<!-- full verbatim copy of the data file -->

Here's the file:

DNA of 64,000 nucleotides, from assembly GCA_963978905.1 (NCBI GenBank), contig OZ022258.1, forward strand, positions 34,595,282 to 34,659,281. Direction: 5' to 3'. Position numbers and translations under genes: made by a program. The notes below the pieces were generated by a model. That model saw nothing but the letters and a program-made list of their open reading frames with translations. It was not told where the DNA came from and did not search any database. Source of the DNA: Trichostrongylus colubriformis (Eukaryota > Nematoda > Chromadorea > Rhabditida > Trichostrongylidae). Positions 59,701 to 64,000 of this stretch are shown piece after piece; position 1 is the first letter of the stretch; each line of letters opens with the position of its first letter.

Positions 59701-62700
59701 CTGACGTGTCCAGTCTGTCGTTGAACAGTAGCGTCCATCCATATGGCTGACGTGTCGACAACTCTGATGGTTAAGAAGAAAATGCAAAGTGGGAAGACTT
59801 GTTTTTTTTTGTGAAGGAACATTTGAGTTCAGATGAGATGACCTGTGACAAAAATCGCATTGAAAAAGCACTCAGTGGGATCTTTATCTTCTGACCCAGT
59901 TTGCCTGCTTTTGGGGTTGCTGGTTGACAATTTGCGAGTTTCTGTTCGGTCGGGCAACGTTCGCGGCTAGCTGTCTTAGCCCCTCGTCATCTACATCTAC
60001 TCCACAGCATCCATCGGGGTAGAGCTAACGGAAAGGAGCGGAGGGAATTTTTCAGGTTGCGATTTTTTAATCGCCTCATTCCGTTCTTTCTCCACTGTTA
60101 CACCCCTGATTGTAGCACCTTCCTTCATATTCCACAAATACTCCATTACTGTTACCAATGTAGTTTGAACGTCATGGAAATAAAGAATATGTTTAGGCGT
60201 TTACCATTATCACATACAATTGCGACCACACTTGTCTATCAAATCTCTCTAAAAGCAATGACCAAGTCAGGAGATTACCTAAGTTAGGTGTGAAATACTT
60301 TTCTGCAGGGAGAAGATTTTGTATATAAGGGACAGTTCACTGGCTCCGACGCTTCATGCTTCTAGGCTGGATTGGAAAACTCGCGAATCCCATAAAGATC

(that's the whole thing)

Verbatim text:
DNA of 64,000 nucleotides, from assembly GCA_963978905.1 (NCBI GenBank), contig OZ022258.1, forward strand, positions 34,595,282 to 34,659,281. Direction: 5' to 3'. Position numbers and translations under genes: made by a program. The notes below the pieces were generated by a model. That model saw nothing but the letters and a program-made list of their open reading frames with translations. It was not told where the DNA came from and did not search any database. Source of the DNA: Trichostrongylus colubriformis (Eukaryota > Nematoda > Chromadorea > Rhabditida > Trichostrongylidae). Positions 59,701 to 64,000 of this stretch are shown piece after piece; position 1 is the first letter of the stretch; each line of letters opens with the position of its first letter.

Positions 59701-62700
59701 CTGACGTGTCCAGTCTGTCGTTGAACAGTAGCGTCCATCCATATGGCTGACGTGTCGACAACTCTGATGGTTAAGAAGAAAATGCAAAGTGGGAAGACTT
59801 GTTTTTTTTTGTGAAGGAACATTTGAGTTCAGATGAGATGACCTGTGACAAAAATCGCATTGAAAAAGCACTCAGTGGGATCTTTATCTTCTGACCCAGT
59901 TTGCCTGCTTTTGGGGTTGCTGGTTGACAATTTGCGAGTTTCTGTTCGGTCGGGCAACGTTCGCGGCTAGCTGTCTTAGCCCCTCGTCATCTACATCTAC
60001 TCCACAGCATCCATCGGGGTAGAGCTAACGGAAAGGAGCGGAGGGAATTTTTCAGGTTGCGATTTTTTAATCGCCTCATTCCGTTCTTTCTCCACTGTTA
60101 CACCCCTGATTGTAGCACCTTCCTTCATATTCCACAAATACTCCATTACTGTTACCAATGTAGTTTGAACGTCATGGAAATAAAGAATATGTTTAGGCGT
60201 TTACCATTATCACATACAATTGCGACCACACTTGTCTATCAAATCTCTCTAAAAGCAATGACCAAGTCAGGAGATTACCTAAGTTAGGTGTGAAATACTT
60301 TTCTGCAGGGAGAAGATTTTGTATATAAGGGACAGTTCACTGGCTCCGACGCTTCATGCTTCTAGGCTGGATTGGAAAACTCGCGAATCCCATAAAGATC